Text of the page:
Western Asset Mortgage Capital Corporation (NYSE:WMC) just cut its dividend from $.58 to $.45 per share. The substantial decrease shouldn't be a complete surprise. I called out the dividend as being significantly unsustainable and suggested that Core EPS was being strengthened by the hedging techniques, sending the economic costs directly into book value instead of passing them through Core EPS.
When I was analyzing the dividend sustainability back in November of 2015, I wrote:
"My estimate on the sustainable dividend from Core EPS with all the hedging costs worked in suggests that a sustainable dividend would be in the range of $.40-.43 per share. I'm not a fan of treating drop income as a source of income for paying the dividend, but many mREITs have started to incorporate the numbers with their Core EPS. If we assume that the TBA positions are being consistently rolled and agree to buy into the philosophy of drop income as a way to cover dividends, then the potential sustainable dividend would be close to $.50 per share, but that would require fairly substantial leverage. To get to the point of covering a $.60 dividend per quarter on book value of $13.26 per share would suggest a Core + Drop return on equity of 18.1% per year. To reach that as an mREIT in this interest rate environment would require a very exceptional amount of risk. It is significantly more risk than I would want to take on."
For the third quarter, the company was reporting drop income + core EPS of $.54. In the fourth quarter, the earning metrics fell dramatically. The values went from $.54 to $.39. Specifically, Core EPS (excluding drop income) was $.36 per share and drop income was $.03 per share for a combined total of $.39.
The dividend at $.45 is still pushing the limits of what could reasonably be sustained at its last reported book value with anything less than extreme levels of leverage or credit risk. WMC already takes on fairly significant levels of risk in reaching the current level of earnings. I wouldn't be surprised to see further cuts into the dividend if there is no further leverage used on the portfolio. On the other hand, it wouldn't be shocking if management opted to increase leverage, hedge part of the risk, and try to maintain the new level of the dividend.
Investors looking at the presentation may see leverage of 5.1x as being fairly low, but counting TBA positions, the leverage was running 6.7x, which is fairly high for an mREIT with a substantial allocation to non-agency MBS.
The latest earnings presentation did not include the typical disclaimers for forward starting swaps and its net interest expense on the hedge portfolio increased substantially so the full cost of hedging may be flowing through the Core EPS metrics now. There are quite a few ways for those costs to be passed outside of Core EPS, so it'll take some digging to confirm.
While further leverage could allow WMC to cover the dividend currently, the flattening of the yield curve creates a serious challenge to the agency MBS portion of the portfolio. WMC also uses some IO (interest only) strips in its portfolio. These assets are great when MBS rates are increasing and prepayment projections are declining, but the fourth quarter has seen prepayment expectations rise and yields decline.
If this trend continues, it could create additional headwinds for the dividend because it reduces the net interest income from agency MBS and IO strips due to higher amortization costs.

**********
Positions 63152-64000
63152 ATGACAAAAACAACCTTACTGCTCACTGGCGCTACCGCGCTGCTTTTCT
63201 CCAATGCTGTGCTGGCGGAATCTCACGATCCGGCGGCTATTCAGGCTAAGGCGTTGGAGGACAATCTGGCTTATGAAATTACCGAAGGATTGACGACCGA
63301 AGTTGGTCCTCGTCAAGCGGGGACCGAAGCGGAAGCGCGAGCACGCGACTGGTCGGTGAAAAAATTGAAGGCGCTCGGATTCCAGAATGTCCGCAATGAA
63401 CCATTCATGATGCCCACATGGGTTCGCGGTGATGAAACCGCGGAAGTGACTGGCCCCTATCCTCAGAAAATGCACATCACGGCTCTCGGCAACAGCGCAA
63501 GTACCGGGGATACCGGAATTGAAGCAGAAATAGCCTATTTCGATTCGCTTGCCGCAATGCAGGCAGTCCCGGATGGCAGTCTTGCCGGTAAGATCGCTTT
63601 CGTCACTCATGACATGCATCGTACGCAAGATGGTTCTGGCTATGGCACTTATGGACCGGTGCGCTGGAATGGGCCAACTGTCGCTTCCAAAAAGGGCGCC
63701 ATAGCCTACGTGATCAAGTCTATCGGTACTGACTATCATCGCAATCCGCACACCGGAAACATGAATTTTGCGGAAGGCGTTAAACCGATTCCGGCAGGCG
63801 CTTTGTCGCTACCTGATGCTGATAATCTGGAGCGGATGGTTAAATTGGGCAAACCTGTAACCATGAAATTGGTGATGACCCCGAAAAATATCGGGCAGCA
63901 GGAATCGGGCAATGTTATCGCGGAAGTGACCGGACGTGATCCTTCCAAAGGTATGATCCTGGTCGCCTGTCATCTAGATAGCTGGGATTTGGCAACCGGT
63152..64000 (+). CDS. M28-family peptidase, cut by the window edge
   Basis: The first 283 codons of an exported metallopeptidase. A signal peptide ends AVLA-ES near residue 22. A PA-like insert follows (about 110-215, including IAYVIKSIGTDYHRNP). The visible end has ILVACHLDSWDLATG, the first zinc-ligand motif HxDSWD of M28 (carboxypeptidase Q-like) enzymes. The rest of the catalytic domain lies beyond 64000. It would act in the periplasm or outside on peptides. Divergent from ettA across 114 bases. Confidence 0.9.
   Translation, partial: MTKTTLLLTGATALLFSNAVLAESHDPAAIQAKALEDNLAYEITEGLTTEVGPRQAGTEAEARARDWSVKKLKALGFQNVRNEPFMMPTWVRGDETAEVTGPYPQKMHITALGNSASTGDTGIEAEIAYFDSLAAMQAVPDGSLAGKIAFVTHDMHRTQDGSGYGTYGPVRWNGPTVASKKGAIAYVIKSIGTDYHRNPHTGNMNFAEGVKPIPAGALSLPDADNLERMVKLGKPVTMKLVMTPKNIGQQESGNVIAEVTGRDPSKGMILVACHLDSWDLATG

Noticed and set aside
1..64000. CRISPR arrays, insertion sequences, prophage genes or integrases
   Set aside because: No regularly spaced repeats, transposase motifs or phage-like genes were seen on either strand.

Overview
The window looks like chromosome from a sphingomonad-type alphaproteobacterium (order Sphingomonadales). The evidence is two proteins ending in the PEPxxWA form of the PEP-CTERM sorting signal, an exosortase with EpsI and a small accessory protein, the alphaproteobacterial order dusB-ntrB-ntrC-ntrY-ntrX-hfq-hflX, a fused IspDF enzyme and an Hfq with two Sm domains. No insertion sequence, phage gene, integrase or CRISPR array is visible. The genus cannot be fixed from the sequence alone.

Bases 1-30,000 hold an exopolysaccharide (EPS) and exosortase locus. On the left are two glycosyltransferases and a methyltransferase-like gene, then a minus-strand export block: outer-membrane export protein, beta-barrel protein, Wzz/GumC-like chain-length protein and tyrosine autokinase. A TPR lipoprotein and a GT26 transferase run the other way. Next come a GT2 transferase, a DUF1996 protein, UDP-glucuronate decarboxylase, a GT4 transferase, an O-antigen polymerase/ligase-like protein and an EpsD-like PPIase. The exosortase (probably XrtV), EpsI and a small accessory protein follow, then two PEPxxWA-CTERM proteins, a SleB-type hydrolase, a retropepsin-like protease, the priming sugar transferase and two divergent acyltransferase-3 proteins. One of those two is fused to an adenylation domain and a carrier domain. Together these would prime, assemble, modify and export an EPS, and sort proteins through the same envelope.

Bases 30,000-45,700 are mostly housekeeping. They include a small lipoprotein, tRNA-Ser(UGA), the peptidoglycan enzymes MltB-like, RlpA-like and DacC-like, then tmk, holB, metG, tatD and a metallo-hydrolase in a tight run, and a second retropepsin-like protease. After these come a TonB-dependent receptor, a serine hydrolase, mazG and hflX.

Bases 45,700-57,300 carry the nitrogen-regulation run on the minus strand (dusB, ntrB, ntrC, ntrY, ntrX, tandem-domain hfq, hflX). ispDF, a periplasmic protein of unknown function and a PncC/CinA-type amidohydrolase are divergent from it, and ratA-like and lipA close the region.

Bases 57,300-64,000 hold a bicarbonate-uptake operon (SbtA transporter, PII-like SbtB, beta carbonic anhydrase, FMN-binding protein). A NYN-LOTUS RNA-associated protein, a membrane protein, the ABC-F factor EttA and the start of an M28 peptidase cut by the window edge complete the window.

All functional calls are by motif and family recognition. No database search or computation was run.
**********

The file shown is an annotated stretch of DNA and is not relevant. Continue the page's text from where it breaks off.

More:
WMC finally put the big cut into its dividend. I've been projecting this to happen for months, but the strong fourth quarter dividend may have caused some investors to doubt my estimates. The combination of weaker earnings performance in the fourth quarter (with hedging costs recognized in Core EPS) and a sharp dividend cut serve to confirm my initial research.
My view on the typical agency mREIT is bearish and WMC tends to trade at smaller discounts to book value than peers which causes me to feel even more bearish. Shares closed trading at $10.08, which is high enough that I don't think there are any attractive risk-adjusted returns here.
In my experience, when an mREIT cuts its dividend this way, it can lead to a couple of selling events. One can happen after the cut and the other after the next dividend payment is collected. I wouldn't be surprised if the next ex-dividend date has shares moving by more than the dividend payment. This is a violation of efficient markets, but emotions can play into these factors and small mREITs frequently lack sufficient coverage and liquidity to prevent these kinds of events.
Disclosure: I/we have no positions in any stocks mentioned, and no plans to initiate any positions within the next 72 hours.
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Additional disclosure: Information in this article represents the opinion of the analyst. All statements are represented as opinions, rather than facts, and should not be construed as advice to buy or sell a security. Ratings of “outperform” and “underperform” reflect the analyst’s estimation of a divergence between the market value for a security and the price that would be appropriate given the potential for risks and returns relative to other securities. The analyst does not know your particular objectives for returns or constraints upon investing. All investors are encouraged to do their own research before making any investment decision. Information is regularly obtained from Yahoo Finance, Google Finance, and SEC Database. If Yahoo, Google, or the SEC database contained faulty or old information it could be incorporated into my analysis.